martes, 2 de abril de 2013

Niepoort Port 1952


NIEPOORT PORT 1952

Crushed grapes in granite, scrape and vinified with wine alcohol header. Three years aging in "toneis", 19 years in glass carboys and bottling in 1974.

The color of this port is clear amber with copper glints, very clean.

On the nose is simply spectacular and not very intense but showing a cleaning and overwhelming complexity. The notes range from a background of Oriental spices, balsamic touches and almost medicinal, very ripe fruits, figs and prunes, snuff pipe, cocoa, nuts. Shows a slight reduction whitch dissipears when you move the glass.

On the palate is a wine that cautivates for its elegance and harmonious palate, with weight being concentrated and yet light and elegant, a wine somo how addictive for its near-perfect forms. Soft and round on the palate, leaves a lingering aftertaste of nuts and balsamic touches, perfectly integrated with the alcohol.

This superb Garrafeira has a genuine elegance and lots of finesse.

Price: €300.00

VINTAGE PORT

Vintage port is made entirely from the grapes of a declared vintage year and accounts for about two percent of overall port production. Not every year is declared a vintage in the Douro. The decision on whether to declare a vintage is made in the spring of the second year following the harvest. The decision to declare a vintage is made by each individual port house, often referred to as a "shipper".

The port industry is one where reputations are hard won and easily lost, so the decision is never taken lightly. During periods of recession and war, potential "declarations" have sometimes been missed for economic reasons. In recent years, some shippers have adopted the "chateau" principle for declarations, declaring all but the worst years. More conventional shippers will declare, on average, about three times a decade.

While it is by far the most renowned type of port, from a volume and revenue standpoint, vintage port actually makes up only a small percentage of the production of most shippers. Vintage ports are aged in barrels for a maximum of two and a half years before bottling, and generally require another ten to forty years of aging in the bottle before reaching what is considered a proper drinking age. Since they are aged in barrels for only a short time, they retain their dark ruby colour and fresh fruit flavours. Particularly fine vintage ports can continue to gain complexity and drink wonderfully for many decades after they were bottled. It is not unknown for 19th century bottles to still be in perfect condition for consumption.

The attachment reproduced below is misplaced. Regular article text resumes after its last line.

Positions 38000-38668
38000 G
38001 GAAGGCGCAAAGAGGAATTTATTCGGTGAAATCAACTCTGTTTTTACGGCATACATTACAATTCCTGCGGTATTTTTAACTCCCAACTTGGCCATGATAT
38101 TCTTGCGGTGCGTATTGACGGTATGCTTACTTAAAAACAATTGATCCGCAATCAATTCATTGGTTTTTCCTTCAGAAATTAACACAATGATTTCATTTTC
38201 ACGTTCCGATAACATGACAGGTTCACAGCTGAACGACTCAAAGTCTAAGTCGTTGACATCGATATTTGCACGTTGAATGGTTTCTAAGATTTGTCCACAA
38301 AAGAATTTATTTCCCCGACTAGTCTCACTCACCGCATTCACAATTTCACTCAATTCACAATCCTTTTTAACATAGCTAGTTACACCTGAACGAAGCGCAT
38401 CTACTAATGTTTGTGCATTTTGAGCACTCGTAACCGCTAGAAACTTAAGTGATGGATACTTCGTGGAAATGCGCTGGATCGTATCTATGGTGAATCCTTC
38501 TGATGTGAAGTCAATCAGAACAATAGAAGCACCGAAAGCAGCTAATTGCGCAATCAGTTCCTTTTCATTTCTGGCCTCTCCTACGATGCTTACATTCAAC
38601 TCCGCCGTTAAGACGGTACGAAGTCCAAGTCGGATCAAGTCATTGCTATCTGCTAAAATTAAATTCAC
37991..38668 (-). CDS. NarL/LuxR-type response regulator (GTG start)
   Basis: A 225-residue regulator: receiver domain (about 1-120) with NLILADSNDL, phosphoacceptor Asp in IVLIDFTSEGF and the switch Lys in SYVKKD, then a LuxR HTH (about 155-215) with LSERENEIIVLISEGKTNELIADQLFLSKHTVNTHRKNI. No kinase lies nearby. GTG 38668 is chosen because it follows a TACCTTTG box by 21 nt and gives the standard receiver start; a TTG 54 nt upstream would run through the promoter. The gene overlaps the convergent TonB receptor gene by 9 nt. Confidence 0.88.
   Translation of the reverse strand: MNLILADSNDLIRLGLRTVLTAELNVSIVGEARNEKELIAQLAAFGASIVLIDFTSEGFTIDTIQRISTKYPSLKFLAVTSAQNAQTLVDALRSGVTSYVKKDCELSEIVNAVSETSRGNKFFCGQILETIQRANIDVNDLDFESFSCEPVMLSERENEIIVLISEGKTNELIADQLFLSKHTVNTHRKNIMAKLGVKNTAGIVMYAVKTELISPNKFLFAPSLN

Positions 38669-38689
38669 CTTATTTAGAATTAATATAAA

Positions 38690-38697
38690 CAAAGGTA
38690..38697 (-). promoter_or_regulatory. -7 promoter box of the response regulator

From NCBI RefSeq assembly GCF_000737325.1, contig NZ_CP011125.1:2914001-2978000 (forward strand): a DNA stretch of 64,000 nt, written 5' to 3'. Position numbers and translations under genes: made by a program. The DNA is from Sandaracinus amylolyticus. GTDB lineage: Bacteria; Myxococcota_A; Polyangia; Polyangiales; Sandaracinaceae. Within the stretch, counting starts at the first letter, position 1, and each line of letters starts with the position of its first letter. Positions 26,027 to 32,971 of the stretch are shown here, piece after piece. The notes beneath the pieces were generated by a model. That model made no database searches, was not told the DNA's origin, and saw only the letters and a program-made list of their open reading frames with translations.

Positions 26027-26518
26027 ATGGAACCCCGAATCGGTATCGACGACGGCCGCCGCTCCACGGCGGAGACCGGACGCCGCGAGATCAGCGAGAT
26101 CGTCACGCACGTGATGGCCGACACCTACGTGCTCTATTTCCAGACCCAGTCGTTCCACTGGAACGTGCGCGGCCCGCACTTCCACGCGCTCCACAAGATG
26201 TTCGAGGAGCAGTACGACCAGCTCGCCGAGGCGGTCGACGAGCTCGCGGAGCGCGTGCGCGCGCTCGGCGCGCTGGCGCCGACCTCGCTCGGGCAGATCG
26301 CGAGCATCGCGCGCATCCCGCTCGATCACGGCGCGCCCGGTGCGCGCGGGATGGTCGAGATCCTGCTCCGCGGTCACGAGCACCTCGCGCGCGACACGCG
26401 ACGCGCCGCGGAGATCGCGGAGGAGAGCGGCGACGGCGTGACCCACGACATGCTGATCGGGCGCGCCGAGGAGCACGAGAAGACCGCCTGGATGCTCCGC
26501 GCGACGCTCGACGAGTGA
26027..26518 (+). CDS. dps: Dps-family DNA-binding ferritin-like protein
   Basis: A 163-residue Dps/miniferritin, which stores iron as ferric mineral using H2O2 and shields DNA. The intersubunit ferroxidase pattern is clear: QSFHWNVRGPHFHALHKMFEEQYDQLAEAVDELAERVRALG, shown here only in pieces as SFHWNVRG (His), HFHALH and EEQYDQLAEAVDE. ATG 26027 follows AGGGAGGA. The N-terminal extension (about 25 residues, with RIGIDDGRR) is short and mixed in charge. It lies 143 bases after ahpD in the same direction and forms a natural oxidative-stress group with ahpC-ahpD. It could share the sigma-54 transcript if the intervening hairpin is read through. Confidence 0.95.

PORT WINE

Port is produced from grapes grown and processed in the demarcated Douro region. The wine produced is then fortified by the addition of a neutral grape spirit known as aguardente in order to stop the fermentation, leaving residual sugar in the wine, and to boost the alcohol content. The fortification spirit is sometimes referred to as brandy but it bears little resemblance to commercial brandies. The wine is then stored and aged, often in barrels stored in a cave (pronounced kahv and meaning "cellar" in Portuguese) as is the case in Vila Nova de Gaia, before being bottled. The wine received its name, "port", in the later half of the 17th century from the seaport city of Porto at the mouth of the Douro River, where much of the product was brought to market or for export to other countries in Europe. The Douro valley where port wine is produced was defined and established as a protected region, or appellation in 1756, making it the oldest defined and protected wine region in the world. Chianti (1716) and Tokaj (1730) have older demarcation but no regulation associated and thus, in terms of regulated demarcated regions, Porto is the oldest.

The reaches of the valley of the Douro River in northern Portugal have a microclimate that is optimal for cultivation of olives, almonds, and especially grapes important for making port wine. The region around Pinhão and São João da Pesqueira is considered to be the centre of port production, and is known for its picturesque quintas—farms clinging on to almost vertical slopes dropping down to the river.